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    August 24 2016

    A Guide to Five of Iceland’s Most Exciting Hikes

    See which Icelandic hiking trail is the perfect fit for your next adventure!

    Whether you’re an expert hiker or just beginning to venture into the great outdoors, Iceland has a hiking trail for you. Explore Iceland’s beauty on foot through some of the country’s most alluring landscapes.  

    What are the best hiking trails in Iceland?

    Mt. Esja

    Mt. Esja can be seen dominating the Reykjavik skyline. The mountain is located right outside the city, and the hiking trail is easily accessible by a bus stop located at the trailhead. Before taking on the 4.5-mile trail, stop by Esjustofa, a cozy cafe that serves hot coffee and lamb stew year round.

    Laugavegur Trek

    If you’re a more experienced hiker looking for a multi-day adventure, the Laugavegur 33-mile trek is for you. The trail begins in the highlands at Landmannalaugar and ends in Thórsmörk, which is a four-day, three-night hike. Buses run from Reykjavik to the trail when the roads are open from June to September. If you’re not the most experienced camper, you can book your overnight stays at one of the many huts located along the trail. Click here to secure your spot!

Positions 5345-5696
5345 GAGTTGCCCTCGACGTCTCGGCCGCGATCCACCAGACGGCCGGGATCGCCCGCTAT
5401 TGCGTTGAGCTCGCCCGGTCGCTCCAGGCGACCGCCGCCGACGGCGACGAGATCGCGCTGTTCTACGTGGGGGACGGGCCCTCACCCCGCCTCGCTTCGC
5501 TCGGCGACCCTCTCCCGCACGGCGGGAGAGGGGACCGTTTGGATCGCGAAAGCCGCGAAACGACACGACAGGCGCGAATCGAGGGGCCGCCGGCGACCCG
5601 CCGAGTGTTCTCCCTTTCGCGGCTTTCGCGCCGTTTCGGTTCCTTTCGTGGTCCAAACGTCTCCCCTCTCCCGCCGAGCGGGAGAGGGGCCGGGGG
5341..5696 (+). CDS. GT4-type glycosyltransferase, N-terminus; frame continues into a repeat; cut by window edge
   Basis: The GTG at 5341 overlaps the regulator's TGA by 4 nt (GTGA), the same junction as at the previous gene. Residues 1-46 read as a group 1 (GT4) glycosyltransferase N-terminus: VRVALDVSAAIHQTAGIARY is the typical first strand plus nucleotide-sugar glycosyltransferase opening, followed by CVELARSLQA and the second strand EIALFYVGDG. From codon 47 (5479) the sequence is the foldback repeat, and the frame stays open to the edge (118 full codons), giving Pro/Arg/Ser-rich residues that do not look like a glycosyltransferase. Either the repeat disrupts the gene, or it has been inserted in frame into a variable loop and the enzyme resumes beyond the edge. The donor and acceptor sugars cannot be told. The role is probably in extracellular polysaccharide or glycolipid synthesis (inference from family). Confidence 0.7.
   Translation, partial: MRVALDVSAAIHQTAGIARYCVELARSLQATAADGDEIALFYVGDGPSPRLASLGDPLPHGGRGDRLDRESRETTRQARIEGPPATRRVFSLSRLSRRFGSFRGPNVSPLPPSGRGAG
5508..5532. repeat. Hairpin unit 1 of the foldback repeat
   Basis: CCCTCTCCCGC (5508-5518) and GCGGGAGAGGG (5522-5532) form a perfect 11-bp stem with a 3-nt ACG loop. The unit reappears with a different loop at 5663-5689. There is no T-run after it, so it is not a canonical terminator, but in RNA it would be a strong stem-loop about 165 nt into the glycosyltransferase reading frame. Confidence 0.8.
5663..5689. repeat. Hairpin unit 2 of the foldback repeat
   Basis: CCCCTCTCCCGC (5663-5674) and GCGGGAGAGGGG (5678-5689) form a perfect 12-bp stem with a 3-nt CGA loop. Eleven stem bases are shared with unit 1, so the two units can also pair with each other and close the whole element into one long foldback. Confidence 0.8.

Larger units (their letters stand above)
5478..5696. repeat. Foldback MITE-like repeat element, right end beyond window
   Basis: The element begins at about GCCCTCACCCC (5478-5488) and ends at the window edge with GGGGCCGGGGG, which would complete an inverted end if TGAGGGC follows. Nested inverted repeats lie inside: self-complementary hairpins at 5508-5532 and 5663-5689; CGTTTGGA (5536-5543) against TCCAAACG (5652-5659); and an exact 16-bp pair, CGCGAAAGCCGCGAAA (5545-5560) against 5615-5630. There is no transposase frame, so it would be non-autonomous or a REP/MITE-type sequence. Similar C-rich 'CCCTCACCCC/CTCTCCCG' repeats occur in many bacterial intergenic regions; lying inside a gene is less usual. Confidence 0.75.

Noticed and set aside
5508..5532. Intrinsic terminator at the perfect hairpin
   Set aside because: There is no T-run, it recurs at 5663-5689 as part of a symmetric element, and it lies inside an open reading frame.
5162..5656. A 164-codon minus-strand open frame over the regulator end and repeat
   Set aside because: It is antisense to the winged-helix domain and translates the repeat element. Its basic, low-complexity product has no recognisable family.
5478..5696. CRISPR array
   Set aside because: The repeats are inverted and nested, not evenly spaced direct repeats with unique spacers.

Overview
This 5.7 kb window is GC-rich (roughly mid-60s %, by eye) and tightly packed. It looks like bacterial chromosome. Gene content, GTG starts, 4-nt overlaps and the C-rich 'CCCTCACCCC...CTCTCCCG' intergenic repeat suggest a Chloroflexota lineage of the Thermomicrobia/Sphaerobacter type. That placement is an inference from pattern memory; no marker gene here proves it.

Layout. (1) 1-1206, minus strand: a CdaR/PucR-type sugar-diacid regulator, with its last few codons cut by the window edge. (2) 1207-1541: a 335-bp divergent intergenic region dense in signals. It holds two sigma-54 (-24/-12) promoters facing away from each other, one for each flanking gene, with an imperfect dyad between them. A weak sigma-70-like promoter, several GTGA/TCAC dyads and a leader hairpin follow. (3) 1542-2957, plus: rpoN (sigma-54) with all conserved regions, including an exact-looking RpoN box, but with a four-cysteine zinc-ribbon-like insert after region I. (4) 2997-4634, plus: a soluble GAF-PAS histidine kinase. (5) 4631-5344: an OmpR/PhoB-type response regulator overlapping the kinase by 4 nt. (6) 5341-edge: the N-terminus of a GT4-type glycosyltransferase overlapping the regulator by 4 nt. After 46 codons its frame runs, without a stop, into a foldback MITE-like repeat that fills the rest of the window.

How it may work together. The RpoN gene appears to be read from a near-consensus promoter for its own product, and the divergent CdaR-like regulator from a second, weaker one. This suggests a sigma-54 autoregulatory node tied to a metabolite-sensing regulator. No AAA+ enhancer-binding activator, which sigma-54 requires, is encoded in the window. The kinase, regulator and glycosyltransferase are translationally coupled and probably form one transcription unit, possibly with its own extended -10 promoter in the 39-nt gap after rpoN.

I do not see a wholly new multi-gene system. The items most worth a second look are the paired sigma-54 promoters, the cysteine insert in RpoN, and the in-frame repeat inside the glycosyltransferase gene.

Fimmvörðuháls

    For an extra day added to your Laugavegur trek, or as a nice day hike on its own, the Fimmvörðuháls pass is a thrilling passage between the Eyjafjallajökull and Mýrdalsjökull icecaps. The 15-mile hike can be done between eight and 10 hours. Be prepared with a GPS, though, because the trail can be tricky with its jagged cliffs and canyons.

    Hveragerði

    Known as the “hot spring capital of the world,” Hveragerði is home to the Hot Spring River Trail in the Reykjadalur Valley. This short, 4.3-mile round-trip hike will take you through the valley’s geothermal landscape where you can also visit some of the area’s greenhouses. At the end of your journey, stop by the Laugaskarð thermal swimming pool to reward yourself for a hike well done.

    Gylmur Waterfall

    Gylmur is Iceland’s second tallest waterfall and can only be reached by foot. The trail to the fall is located an hour north of Reykjavik near Hvalfjörður. The approximately 5-mile hike can take up to four hours and is a moderately difficult trail. The hike may be grueling at times, but your eyes will not be disappointed by the trail’s mossy green canyons and beautiful wildflowers.

    Have you successfully hiked one of these trails? Let us know about your experience by tweeting us at @IcelandNatural.

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